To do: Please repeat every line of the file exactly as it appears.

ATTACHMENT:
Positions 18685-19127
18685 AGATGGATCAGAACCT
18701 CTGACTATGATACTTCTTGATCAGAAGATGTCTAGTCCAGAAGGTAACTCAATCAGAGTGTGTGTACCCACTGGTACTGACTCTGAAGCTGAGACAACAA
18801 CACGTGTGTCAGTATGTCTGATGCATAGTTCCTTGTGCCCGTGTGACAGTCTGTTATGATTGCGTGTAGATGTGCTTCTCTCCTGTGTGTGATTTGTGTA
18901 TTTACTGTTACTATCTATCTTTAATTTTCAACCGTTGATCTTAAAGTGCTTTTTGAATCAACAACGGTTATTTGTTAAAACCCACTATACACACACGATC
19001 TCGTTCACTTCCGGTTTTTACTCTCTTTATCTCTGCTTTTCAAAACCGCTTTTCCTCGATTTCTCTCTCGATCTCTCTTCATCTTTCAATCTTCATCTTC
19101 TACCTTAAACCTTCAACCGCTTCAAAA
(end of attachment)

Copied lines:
Positions 18685-19127
18685 AGATGGATCAGAACCT
18701 CTGACTATGATACTTCTTGATCAGAAGATGTCTAGTCCAGAAGGTAACTCAATCAGAGTGTGTGTACCCACTGGTACTGACTCTGAAGCTGAGACAACAA
18801 CACGTGTGTCAGTATGTCTGATGCATAGTTCCTTGTGCCCGTGTGACAGTCTGTTATGATTGCGTGTAGATGTGCTTCTCTCCTGTGTGTGATTTGTGTA
18901 TTTACTGTTACTATCTATCTTTAATTTTCAACCGTTGATCTTAAAGTGCTTTTTGAATCAACAACGGTTATTTGTTAAAACCCACTATACACACACGATC
19001 TCGTTCACTTCCGGTTTTTACTCTCTTTATCTCTGCTTTTCAAAACCGCTTTTCCTCGATTTCTCTCTCGATCTCTCTTCATCTTTCAATCTTCATCTTC
19101 TACCTTAAACCTTCAACCGCTTCAAAA